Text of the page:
JF John Deere Leptastrea - Frag B


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Leptastrea is a genus of stony coral, specifically belonging to the family Merulinidae. These corals are known for their small, encrusting or massive growth forms and are commonly found in the Indo-Pacific region, including the Red Sea, the Great Barrier Reef, and various other coral reef systems.

Here are some key features and characteristics of Leptastrea corals:

Appearance: Leptastrea corals have a distinct skeletal structure with prominent ridges and valleys, which gives them a "wrinkled" appearance. The individual corallites (the skeletal cups that house the coral polyps) are usually small and rounded.

Coloration: They come in various colors, including shades of brown, green, and sometimes more vibrant colors like pink, purple, or blue. The specific coloration can vary based on environmental factors and the presence of symbiotic algae (zooxanthellae).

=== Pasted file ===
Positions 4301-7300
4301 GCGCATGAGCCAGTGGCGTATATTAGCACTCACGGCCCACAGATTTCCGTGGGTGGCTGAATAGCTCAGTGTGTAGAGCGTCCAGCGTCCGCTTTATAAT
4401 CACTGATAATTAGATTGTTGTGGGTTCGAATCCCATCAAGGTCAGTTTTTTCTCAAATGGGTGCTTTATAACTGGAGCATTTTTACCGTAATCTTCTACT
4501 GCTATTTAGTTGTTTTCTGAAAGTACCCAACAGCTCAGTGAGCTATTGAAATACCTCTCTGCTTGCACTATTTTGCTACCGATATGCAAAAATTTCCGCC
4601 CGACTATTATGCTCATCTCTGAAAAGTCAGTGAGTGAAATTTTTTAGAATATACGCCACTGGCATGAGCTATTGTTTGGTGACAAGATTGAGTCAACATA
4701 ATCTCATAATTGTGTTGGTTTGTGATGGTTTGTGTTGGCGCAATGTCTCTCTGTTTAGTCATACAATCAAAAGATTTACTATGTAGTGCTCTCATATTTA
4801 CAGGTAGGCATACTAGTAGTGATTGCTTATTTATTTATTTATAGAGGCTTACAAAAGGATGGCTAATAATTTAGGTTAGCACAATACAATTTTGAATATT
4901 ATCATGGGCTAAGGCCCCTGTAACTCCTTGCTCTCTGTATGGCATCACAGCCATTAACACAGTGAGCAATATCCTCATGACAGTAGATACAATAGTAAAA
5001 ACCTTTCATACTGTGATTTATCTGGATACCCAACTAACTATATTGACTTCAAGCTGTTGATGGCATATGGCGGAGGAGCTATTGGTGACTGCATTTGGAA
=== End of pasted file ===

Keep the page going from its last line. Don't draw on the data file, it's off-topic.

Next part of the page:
Growth form: Leptastrea corals can exhibit encrusting or massive growth forms. Encrusting forms spread across the substrate and form a thin layer, while massive forms grow into larger, more rounded structures.

Polyps: Like other stony corals, Leptastrea corals have polyps with a central mouth surrounded by tentacles. These polyps capture small planktonic organisms from the water and are interconnected within the shared calcium carbonate skeleton.

Symbiotic relationship: Leptastrea corals have a symbiotic relationship with photosynthetic algae called zooxanthellae. These algae live within the coral tissues and provide nutrients to the coral through photosynthesis. In return, the corals offer protection and access to light for the algae.

Coral Statistics

Care level: Moderate
Temperament: Aggressive
Lighting: Moderate
Water flow: Medium
Placement: Bottom
Common Name: Leptastrea
Latin Name: Leptastrea
Family: Faviidae

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